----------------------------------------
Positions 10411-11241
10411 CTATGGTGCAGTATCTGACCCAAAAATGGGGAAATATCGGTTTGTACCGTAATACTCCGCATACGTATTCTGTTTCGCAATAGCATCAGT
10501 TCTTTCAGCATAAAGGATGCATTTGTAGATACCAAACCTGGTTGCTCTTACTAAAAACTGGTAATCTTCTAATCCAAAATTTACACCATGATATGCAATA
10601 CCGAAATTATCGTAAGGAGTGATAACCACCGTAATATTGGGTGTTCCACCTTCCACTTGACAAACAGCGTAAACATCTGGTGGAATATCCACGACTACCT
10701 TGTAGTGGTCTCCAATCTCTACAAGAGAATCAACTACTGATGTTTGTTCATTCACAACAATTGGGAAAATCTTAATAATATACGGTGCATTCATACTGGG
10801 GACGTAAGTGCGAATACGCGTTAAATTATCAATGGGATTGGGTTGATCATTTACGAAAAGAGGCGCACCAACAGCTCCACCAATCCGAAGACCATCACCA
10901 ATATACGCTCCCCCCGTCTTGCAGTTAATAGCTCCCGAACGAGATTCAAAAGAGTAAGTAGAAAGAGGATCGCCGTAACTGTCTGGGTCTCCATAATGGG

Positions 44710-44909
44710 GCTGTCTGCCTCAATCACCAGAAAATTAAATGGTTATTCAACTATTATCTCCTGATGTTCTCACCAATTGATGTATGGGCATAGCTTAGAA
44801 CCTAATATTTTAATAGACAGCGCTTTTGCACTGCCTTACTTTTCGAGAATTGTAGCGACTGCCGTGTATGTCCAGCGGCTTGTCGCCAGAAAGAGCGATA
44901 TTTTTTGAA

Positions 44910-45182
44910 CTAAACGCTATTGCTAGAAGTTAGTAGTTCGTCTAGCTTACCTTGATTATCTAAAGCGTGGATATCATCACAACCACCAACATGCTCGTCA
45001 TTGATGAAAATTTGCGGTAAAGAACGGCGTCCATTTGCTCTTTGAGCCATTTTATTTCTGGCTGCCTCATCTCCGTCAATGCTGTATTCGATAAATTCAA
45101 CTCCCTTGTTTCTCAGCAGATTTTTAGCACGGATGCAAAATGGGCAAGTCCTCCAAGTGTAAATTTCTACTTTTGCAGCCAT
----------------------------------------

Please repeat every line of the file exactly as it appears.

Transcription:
Positions 10411-11241
10411 CTATGGTGCAGTATCTGACCCAAAAATGGGGAAATATCGGTTTGTACCGTAATACTCCGCATACGTATTCTGTTTCGCAATAGCATCAGT
10501 TCTTTCAGCATAAAGGATGCATTTGTAGATACCAAACCTGGTTGCTCTTACTAAAAACTGGTAATCTTCTAATCCAAAATTTACACCATGATATGCAATA
10601 CCGAAATTATCGTAAGGAGTGATAACCACCGTAATATTGGGTGTTCCACCTTCCACTTGACAAACAGCGTAAACATCTGGTGGAATATCCACGACTACCT
10701 TGTAGTGGTCTCCAATCTCTACAAGAGAATCAACTACTGATGTTTGTTCATTCACAACAATTGGGAAAATCTTAATAATATACGGTGCATTCATACTGGG
10801 GACGTAAGTGCGAATACGCGTTAAATTATCAATGGGATTGGGTTGATCATTTACGAAAAGAGGCGCACCAACAGCTCCACCAATCCGAAGACCATCACCA
10901 ATATACGCTCCCCCCGTCTTGCAGTTAATAGCTCCCGAACGAGATTCAAAAGAGTAAGTAGAAAGAGGATCGCCGTAACTGTCTGGGTCTCCATAATGGG

Positions 44710-44909
44710 GCTGTCTGCCTCAATCACCAGAAAATTAAATGGTTATTCAACTATTATCTCCTGATGTTCTCACCAATTGATGTATGGGCATAGCTTAGAA
44801 CCTAATATTTTAATAGACAGCGCTTTTGCACTGCCTTACTTTTCGAGAATTGTAGCGACTGCCGTGTATGTCCAGCGGCTTGTCGCCAGAAAGAGCGATA
44901 TTTTTTGAA

Positions 44910-45182
44910 CTAAACGCTATTGCTAGAAGTTAGTAGTTCGTCTAGCTTACCTTGATTATCTAAAGCGTGGATATCATCACAACCACCAACATGCTCGTCA
45001 TTGATGAAAATTTGCGGTAAAGAACGGCGTCCATTTGCTCTTTGAGCCATTTTATTTCTGGCTGCCTCATCTCCGTCAATGCTGTATTCGATAAATTCAA
45101 CTCCCTTGTTTCTCAGCAGATTTTTAGCACGGATGCAAAATGGGCAAGTCCTCCAAGTGTAAATTTCTACTTTTGCAGCCAT